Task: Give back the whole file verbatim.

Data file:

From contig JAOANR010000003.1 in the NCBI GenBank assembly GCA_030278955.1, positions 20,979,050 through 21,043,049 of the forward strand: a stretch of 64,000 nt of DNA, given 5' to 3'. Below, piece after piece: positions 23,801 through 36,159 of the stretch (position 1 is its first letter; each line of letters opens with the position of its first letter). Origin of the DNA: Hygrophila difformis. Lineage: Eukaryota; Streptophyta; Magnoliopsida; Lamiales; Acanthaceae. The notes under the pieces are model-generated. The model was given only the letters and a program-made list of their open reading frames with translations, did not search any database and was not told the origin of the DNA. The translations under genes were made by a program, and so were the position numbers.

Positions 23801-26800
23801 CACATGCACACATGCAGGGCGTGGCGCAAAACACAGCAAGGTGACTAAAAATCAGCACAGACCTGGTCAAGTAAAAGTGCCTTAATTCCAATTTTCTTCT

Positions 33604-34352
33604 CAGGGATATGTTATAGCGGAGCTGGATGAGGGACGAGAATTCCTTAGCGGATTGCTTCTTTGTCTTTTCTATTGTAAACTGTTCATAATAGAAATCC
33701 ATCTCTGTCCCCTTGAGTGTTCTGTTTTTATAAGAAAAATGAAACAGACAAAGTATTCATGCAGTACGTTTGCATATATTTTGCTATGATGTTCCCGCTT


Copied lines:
From contig JAOANR010000003.1 in the NCBI GenBank assembly GCA_030278955.1, positions 20,979,050 through 21,043,049 of the forward strand: a stretch of 64,000 nt of DNA, given 5' to 3'. Below, piece after piece: positions 23,801 through 36,159 of the stretch (position 1 is its first letter; each line of letters opens with the position of its first letter). Origin of the DNA: Hygrophila difformis. Lineage: Eukaryota; Streptophyta; Magnoliopsida; Lamiales; Acanthaceae. The notes under the pieces are model-generated. The model was given only the letters and a program-made list of their open reading frames with translations, did not search any database and was not told the origin of the DNA. The translations under genes were made by a program, and so were the position numbers.

Positions 23801-26800
23801 CACATGCACACATGCAGGGCGTGGCGCAAAACACAGCAAGGTGACTAAAAATCAGCACAGACCTGGTCAAGTAAAAGTGCCTTAATTCCAATTTTCTTCT

Positions 33604-34352
33604 CAGGGATATGTTATAGCGGAGCTGGATGAGGGACGAGAATTCCTTAGCGGATTGCTTCTTTGTCTTTTCTATTGTAAACTGTTCATAATAGAAATCC
33701 ATCTCTGTCCCCTTGAGTGTTCTGTTTTTATAAGAAAAATGAAACAGACAAAGTATTCATGCAGTACGTTTGCATATATTTTGCTATGATGTTCCCGCTT